Types of Muscles Smooth muscles Muscles responsible for the movements of the internal organs, such as the intestines, the bronchi of the lungs, and bladder. Term to Know The smooth muscles work without a person’s conscious control.

Muscles attached to bones that cause body movement.
Types of Muscles Skeletal muscles Muscles attached to bones that cause body movement. Term to Know Skeletal muscles are voluntary—that is, you consciously control their movement.

Types of Muscles Resistance training has little effect on involuntary muscles.

Types of Muscles Contraction The shortening of a muscle. Extension The stretching of a muscle. Terms to Know Contraction The shortening of a muscle. Terms to Know Skeletal muscles work together to produce two complementary, or opposing, actions: contraction and extension.

The shortening of a muscle.
Types of Muscles Dynamic contraction The shortening of a muscle. Terms to Know One type of muscle contraction is dynamic contraction. Sometimes called isotonic contraction, this is a type of muscle contraction that occurs when the resistance force is moveable, such as a barbell.

Types of Muscles Static contraction Sometimes called isometric contraction, a type of muscle contraction that occurs absent of any significant movement. Terms to Know A second kind of muscle contraction is static contraction. Flexing the muscle in your upper arm is an example of a static contraction.

Pathways that deliver messages from the brain to the other body parts.
Types of Muscles Nerves Pathways that deliver messages from the brain to the other body parts. Terms to Know For a muscle to contract, it must receive a signal from the brain. This signal is carried by nerves.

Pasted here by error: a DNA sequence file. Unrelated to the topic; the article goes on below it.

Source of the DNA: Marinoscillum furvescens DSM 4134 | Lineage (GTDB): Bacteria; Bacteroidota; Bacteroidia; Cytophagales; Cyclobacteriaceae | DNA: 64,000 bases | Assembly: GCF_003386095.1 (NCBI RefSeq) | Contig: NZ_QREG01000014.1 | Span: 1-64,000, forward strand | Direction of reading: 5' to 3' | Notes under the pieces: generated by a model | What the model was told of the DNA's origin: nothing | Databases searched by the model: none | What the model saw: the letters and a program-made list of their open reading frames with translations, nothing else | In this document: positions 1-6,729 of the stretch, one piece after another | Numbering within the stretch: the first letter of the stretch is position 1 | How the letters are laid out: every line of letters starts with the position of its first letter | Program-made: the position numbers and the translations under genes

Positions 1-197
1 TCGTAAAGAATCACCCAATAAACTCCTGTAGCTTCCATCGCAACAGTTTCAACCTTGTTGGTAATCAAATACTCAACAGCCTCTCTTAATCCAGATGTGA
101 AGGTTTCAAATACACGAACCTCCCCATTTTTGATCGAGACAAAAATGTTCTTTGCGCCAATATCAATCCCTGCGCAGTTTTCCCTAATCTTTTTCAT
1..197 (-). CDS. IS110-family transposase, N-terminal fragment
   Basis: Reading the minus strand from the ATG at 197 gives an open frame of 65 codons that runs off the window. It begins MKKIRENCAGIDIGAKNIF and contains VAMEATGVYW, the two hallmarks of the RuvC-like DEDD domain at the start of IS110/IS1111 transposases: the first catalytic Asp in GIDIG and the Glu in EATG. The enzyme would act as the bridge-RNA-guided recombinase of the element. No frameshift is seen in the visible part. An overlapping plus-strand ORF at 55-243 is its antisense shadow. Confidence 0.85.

The specific structure in the muscle that receives nerve signals.
Types of Muscles Muscle fiber The specific structure in the muscle that receives nerve signals. Terms to Know The muscle fiber is a long thin strand that receives nerve signals. Bundles of muscle fibers account for most of a muscle’s mass.

Types of Muscles Skeletal muscles are connected to the bones by means of fibrous cords of soft tissue called tendons. Bones are connected to one another by bands of tissue called ligaments.

How and Why Muscles Grow
Scientists do not fully understand exactly how and why resistance training builds muscles. Several theories have emerged.

How and Why Muscles Grow
Muscle hyperplasia An increase in the number of muscle fibers. Terms to Know Some experts believe that muscles get larger during weight training due to muscle hyperplasia.

How and Why Muscles Grow
Hypertrophy A thickening of existing muscle fibers Terms to Know Other researchers contend that a person is born with his or her full number of muscle fibers. According to this view, muscle growth is due to hypertrophy.

How and Why Muscles Get Stronger
Factors that affect muscle strength Proper training Nerve function Heredity Good Nutrition Muscle size Nerve function

How and Why Muscles Get Stronger
Lesser factors that influence the development of muscular strength Consistent training habits Level of strength Intensity of training Length of training program

Microscopic rips in the muscle fiber and/or surrounding tissues.
Why Muscles Get Sore Microtears Microscopic rips in the muscle fiber and/or surrounding tissues. Terms to Know One theory about why muscles get sore is that microtears occur during greater-than-normal resistance.